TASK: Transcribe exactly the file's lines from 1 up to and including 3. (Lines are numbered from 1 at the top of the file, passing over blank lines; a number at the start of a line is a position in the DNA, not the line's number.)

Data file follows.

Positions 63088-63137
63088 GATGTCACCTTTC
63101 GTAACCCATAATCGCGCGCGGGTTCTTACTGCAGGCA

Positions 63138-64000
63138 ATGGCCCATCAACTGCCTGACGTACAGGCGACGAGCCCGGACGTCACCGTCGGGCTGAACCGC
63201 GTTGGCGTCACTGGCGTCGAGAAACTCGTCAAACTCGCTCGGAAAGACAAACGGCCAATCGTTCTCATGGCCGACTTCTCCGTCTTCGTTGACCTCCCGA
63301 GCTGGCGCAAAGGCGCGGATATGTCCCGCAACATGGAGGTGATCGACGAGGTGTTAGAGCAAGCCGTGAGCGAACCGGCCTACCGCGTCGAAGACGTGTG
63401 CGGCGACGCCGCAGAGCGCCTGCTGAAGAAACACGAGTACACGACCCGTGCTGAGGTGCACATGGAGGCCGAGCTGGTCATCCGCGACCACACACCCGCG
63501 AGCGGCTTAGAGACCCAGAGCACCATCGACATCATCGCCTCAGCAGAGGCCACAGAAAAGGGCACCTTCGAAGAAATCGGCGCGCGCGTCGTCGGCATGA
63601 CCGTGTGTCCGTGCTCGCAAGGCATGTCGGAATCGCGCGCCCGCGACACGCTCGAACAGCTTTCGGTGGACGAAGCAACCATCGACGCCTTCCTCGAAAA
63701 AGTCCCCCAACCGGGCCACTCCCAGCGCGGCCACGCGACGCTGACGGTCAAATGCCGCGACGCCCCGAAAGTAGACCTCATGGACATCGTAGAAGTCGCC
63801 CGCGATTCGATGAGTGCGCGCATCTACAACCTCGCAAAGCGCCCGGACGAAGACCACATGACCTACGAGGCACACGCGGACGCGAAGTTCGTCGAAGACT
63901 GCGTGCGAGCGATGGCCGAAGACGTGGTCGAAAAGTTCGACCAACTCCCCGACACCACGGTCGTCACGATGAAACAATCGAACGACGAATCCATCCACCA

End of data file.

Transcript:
Positions 63088-63137
63088 GATGTCACCTTTC
63101 GTAACCCATAATCGCGCGCGGGTTCTTACTGCAGGCA